If you want to work flying a big piece of aluminum in Canada then you pretty much have to do a time-building apprenticeship at a little airline up north. How far up north? Well, as a senior WestJet pilot once said to me: “So far up north that Timmins seems like it’s located in the balmy south.”
Which is precisely the reason I found myself in northern Saskatchewan last autumn working for a small airline.
The understanding when I took the job was that I’d be working as a dispatcher for a few weeks, maybe a couple months, until a spot on the flight line came open. It soon became apparent, however, that a few weeks was, in fact, going to wind up as six or seven months.
I have a wife and two young kids who remained in southern Ontario. We did the math and quickly realized that the cost-benefit analysis of me working 3,500 kilometers northwest wasn’t working for us. It was one thing to absorb the immense challenge of being away, and the load my absence put on my loved-one, if I was flying and building time. It was quite another to spend a winter in the near-Arctic behind a desk or fuelling airplanes. To make a long story short, two months after I started, I pointed the Edsel south-east and a three-day drive later, was happily back in Kitchener.
Those two months, however, were as rich as they come, and I wouldn’t trade them for anything. Met some great people, some remarkable characters and some terrific pilots. Bear, moose and deer sightings were as common as New York taxi cabs. And frankly experiencing the culture of a small, northern operator is something every Canadian pilot needs to witness first hand. You will see some things you won’t see everyday at CYYZ.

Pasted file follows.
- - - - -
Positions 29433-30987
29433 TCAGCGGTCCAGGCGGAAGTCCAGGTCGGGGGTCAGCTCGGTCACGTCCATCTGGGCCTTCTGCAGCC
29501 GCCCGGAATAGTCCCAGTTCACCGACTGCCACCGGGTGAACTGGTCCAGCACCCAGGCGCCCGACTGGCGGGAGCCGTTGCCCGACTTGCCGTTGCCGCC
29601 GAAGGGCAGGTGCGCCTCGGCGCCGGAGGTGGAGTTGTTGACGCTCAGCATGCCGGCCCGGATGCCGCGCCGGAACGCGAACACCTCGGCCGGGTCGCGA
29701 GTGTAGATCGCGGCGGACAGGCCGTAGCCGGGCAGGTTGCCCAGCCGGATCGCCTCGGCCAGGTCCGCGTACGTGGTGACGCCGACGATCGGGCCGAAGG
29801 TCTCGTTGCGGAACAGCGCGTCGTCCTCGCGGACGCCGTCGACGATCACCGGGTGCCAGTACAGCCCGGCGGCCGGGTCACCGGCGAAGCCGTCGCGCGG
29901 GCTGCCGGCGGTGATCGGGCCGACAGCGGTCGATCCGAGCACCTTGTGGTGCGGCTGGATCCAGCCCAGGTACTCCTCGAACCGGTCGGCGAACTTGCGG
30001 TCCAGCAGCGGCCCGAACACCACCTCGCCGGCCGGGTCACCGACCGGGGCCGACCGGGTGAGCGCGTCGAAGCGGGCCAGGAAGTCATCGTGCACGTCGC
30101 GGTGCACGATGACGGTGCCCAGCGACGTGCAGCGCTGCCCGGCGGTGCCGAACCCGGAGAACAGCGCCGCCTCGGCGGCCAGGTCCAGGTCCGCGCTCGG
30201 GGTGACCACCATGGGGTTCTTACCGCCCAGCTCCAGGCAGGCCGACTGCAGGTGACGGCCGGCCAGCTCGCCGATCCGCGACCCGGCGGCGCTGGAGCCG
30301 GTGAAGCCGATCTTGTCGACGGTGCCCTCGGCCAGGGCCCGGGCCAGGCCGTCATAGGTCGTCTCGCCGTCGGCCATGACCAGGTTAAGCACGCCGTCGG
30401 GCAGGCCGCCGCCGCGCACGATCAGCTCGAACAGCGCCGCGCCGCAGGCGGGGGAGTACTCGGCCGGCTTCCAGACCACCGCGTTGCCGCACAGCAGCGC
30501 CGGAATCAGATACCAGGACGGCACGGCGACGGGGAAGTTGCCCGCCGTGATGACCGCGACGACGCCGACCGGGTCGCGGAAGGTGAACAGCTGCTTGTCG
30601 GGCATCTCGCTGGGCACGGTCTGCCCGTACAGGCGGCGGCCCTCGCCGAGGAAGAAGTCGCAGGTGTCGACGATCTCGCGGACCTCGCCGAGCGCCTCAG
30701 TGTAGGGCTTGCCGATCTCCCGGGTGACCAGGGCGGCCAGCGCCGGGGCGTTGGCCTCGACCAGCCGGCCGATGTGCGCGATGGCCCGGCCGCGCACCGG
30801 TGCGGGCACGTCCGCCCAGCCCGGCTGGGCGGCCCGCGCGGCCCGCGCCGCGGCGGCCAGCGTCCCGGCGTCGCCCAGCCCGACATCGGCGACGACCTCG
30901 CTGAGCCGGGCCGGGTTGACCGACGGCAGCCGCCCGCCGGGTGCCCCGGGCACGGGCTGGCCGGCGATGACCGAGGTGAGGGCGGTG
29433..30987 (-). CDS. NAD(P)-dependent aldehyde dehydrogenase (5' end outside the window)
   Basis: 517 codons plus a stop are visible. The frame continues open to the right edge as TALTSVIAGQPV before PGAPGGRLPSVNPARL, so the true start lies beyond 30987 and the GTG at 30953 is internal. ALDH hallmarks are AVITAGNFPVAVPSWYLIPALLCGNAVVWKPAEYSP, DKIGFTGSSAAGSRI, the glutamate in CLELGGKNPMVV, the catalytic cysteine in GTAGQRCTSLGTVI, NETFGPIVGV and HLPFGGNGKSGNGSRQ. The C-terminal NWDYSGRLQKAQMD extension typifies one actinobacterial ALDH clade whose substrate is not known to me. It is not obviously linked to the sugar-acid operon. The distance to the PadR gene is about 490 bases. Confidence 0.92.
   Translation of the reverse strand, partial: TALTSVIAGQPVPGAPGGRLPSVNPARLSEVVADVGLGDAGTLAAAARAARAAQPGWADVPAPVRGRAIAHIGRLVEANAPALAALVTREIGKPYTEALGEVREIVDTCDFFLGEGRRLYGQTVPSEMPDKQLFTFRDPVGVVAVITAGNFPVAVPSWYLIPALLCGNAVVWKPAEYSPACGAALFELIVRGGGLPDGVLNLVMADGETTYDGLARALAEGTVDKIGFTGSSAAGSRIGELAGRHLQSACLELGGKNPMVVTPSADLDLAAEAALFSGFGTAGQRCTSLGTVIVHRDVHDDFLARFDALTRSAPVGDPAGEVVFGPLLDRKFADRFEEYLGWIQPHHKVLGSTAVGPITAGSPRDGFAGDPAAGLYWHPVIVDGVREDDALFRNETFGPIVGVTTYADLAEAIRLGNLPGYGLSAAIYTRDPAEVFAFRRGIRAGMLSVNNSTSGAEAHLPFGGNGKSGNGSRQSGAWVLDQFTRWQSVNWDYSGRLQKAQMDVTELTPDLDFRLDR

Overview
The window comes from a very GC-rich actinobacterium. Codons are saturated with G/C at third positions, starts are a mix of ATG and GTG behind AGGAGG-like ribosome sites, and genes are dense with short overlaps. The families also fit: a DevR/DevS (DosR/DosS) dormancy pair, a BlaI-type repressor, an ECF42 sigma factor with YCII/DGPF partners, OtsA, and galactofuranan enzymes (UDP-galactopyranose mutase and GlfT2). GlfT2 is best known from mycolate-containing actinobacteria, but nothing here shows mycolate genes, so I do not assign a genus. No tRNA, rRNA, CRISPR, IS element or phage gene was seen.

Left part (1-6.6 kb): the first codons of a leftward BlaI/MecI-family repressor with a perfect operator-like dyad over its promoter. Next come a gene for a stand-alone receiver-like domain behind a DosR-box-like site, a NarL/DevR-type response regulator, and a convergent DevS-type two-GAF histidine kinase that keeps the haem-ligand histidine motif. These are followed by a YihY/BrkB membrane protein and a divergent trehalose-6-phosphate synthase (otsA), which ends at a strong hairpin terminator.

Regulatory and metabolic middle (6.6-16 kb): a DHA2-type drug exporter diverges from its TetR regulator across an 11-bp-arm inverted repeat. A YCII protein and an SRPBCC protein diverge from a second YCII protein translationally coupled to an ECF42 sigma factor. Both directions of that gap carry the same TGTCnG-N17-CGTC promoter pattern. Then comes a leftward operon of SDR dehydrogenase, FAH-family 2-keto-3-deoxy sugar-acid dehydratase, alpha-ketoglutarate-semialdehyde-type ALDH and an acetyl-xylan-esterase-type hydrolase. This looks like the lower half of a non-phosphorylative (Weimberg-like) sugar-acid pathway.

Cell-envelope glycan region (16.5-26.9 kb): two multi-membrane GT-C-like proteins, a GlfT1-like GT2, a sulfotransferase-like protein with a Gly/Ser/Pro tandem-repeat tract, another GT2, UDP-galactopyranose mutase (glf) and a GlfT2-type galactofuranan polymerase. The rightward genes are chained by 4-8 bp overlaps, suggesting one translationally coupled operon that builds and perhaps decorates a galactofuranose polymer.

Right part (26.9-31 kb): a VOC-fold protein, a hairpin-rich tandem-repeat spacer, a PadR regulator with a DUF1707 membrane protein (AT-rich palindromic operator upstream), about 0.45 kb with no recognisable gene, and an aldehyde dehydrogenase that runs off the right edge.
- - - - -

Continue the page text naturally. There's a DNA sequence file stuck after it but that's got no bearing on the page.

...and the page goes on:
It’s a Friday afternoon. All the flights are back. The airport is dead quiet. I’m standing in the reception area with a remote in my hand, at the tail end of a day on the dispatch desk, staring up at the television in the corner and watching CBC news, killing a few minutes before I lock up and close.
I now am figuratively hanging onto the ceiling tiles by my fingernails, trying to figure out (a) what the noise and (b) where it’s coming from.
Then again. BANG, BANG. BANG, BANG.
I turn, in a near panic, my heart in my mouth, and there, standing outside, knocking on the window, is one of the senior pilots — let’s just say his name is Ron — and he is holding in his left hand a coyote by the tail, dripping blood, and in his right is a hunting rifle. He is looking at me through the window wearing a cat-ate-the-canary grin.
Here’s the thing. In a lineup of people to play Daniel Boone, I’d be the one in Doc Martins,, designer glasses, sipping a dark-roast latte. My idea of wilderness is everything north of Toronto’s Steeles Avenue. I was smart enough to know then and there I wasn’t in Kansas any more.
The coyote was spotted when Ron was landing that late afternoon. Wildlife on the runways, I was learning, is a common thing up north and can be a serious hazard. A few days earlier there was another coyote sighting. The company tug, a bonnet-less jeep, was promptly produced, and a dispatcher, three pilots and the aircraft groomer, all armed to the teeth, loaded up up and set out to do battle. The silhouette of the vehicle rolling up and down the runway, weapons pointing every direction, reminded me of a scene from Mogadishu.
For most of the pilots working there, that kind of thing was just business as usual. Most were from western Canada and rural life, guns, pickup trucks, big dogs, well, that’s just the way folks live. For me, well, I can feel the post-traumatic-stress yips coming on even now.
Somebody please get me a tall, non-fat, cappuccino.